[See our complete guide to March Madness.]
INDIANAPOLIS – This year’s NCAA men’s basketball tournament is a metaphorical color wheel. Green for the hundreds of millions of dollars it will reap even without fans. Red for the anger some players express at being cut out of the winnings they make. And blue for the isolation that others feel when stuck in a hotel with 68 teams at the start of a three-week survival game.
Chromatically, however, these are pale compared to the bracket in the Midwest, where there is – in very vivid colors – a pigment that is not often primary in the world of sports: orange.
And there is a lot of that.
There’s Illinois Orange. There’s Oklahoma State Orange. There is Clemson Orange, which is very orange. And there are the Syracuse Orange, which is also orange. And when Tennessee plays Oregon State in a first-round game on Friday, there will be a swarm of oranges, a spectacle made only by limiting the number of fans (in this case, orange-clad) who can enter the tournament. is dampened.
There is only one other team in the tournament that has orange as the dominant color. This is Texas – although burnt orange can be viewed as the red-haired stepchild of oranges, which may explain why the Longhorns were dragged off to the eastern region. (Virginia and Virginia Tech are orange, but as an accent color.)
Orange might be the color of a Buddhist monk’s robe or a California sunset, but there’s a reason college teams or sports franchises prefer more conventional hues – crimson and garnet, royal blue and navy – and prefer just splashes of orange.
“It’s a statement color. It’s a strong color, ”said Todd Radom, a writer and graphic designer who creates logos for professional sports teams, including the Los Angeles Angels, who play their games in Orange County. “Orange is a very polarizing color. You love it or you hate it. “
To make it clear where he stood on the rift, the New York-born Radom spoke on an orange iPhone and to a pair of electric orange Chuck Taylor high-tops in his closet. And for those who might question his tastes, he notes that orange was the favorite color of an undeniable referee of the style, Frank Sinatra, who called it the happiest color.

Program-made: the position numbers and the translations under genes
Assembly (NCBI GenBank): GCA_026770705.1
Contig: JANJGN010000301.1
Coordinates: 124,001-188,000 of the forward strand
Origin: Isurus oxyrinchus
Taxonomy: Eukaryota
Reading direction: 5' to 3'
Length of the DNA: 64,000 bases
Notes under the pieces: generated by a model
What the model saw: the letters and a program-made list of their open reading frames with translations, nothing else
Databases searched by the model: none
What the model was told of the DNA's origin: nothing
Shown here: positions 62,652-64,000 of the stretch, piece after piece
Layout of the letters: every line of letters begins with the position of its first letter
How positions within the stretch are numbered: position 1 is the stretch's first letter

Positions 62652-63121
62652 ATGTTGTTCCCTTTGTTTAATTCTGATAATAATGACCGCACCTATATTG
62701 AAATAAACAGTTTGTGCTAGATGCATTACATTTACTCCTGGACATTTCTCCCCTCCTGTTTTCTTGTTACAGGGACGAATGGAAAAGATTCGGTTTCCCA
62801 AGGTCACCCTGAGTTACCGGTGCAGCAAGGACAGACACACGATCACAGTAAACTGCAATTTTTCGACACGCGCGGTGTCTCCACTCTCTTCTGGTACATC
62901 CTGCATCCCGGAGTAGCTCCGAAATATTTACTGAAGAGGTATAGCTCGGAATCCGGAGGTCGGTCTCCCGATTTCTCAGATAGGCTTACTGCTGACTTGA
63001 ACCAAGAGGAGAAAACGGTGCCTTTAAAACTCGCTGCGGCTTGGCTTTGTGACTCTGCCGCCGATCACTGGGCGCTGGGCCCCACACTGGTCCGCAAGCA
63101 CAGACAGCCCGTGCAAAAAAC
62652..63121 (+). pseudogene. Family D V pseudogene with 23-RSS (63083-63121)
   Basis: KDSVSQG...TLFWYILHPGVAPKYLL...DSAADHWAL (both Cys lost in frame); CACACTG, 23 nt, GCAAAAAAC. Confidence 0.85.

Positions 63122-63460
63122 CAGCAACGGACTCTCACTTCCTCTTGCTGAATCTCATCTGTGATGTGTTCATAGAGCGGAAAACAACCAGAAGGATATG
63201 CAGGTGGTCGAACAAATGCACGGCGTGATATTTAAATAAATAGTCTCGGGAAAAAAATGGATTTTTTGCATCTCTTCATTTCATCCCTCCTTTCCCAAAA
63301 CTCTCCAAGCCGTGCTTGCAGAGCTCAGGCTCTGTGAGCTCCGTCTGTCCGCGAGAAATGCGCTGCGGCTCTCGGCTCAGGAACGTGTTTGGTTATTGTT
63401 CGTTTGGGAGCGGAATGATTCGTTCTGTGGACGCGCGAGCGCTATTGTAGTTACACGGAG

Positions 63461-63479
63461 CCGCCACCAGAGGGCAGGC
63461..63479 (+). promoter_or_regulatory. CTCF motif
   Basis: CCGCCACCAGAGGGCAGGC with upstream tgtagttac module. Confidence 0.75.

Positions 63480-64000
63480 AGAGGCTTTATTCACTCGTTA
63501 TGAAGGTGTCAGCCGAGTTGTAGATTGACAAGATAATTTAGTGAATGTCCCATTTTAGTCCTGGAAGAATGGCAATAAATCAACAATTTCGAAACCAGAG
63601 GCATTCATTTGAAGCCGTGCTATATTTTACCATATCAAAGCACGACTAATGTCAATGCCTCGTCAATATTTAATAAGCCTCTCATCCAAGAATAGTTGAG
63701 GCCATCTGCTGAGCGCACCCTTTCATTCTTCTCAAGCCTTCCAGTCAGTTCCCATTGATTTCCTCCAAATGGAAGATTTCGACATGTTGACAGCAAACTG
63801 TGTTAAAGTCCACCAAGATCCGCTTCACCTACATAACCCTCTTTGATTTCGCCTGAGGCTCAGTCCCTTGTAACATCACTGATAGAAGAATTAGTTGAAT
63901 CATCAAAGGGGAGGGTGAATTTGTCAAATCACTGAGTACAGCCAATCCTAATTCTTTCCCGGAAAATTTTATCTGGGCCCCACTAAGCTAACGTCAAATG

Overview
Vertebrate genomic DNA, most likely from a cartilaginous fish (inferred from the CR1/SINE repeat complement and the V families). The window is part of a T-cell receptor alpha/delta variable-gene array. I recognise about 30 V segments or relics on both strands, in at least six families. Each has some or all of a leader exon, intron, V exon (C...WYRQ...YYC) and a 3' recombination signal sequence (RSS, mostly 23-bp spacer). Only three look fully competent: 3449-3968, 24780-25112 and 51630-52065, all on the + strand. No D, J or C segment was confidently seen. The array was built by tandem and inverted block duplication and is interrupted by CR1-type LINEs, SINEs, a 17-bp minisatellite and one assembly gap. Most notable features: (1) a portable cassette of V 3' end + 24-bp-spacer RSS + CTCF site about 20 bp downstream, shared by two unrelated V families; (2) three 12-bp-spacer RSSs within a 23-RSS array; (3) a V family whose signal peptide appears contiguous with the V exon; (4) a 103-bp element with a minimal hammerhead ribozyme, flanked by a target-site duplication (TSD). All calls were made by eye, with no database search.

Of course, orange doesn’t wear well for everyone. When Dee Andros, the former Oregon state soccer coach, paced up and down in an orange windbreaker in the late 1960s and early 1970s, a sports columnist dubbed him “the big pumpkin.”
Orange is rare as the dominant color in professional sports. The NFL’s Denver Broncos and Tampa Bay Buccaneers wore orange jerseys in their founding years before being redesigned uniformly. (The Broncos still traditionally wear it quite often.) The NBA’s Oklahoma City Thunder occasionally wear orange uniforms, and the Baltimore Orioles and San Francisco Giants of Major League Baseball have alternate orange jerseys. The Houston Astros had an infamous relationship with Orange in their Tequila Sunrise uniforms, winning a World Series Game 7 in orange jerseys in 2017.
Hockey’s Philadelphia Flyers are the rare team to have worn orange uniforms on a regular basis.
That so many New York teams are adding orange to their color scheme – the Knicks, Islanders, and Mets (who took their orange from the Giants after that team left for San Francisco and paired it with Dodger Blue after the Brooklyn Club moved to Los) Angeles) Wear it as an accent color – is no accident. Radom said it was due to the city’s Dutch colonial roots and the Orange-Nassau house, as well as Stuyvesant, Harlem, Nassau County and the Knickerbocker surname.
However, colleges are more likely to use orange as the dominant color.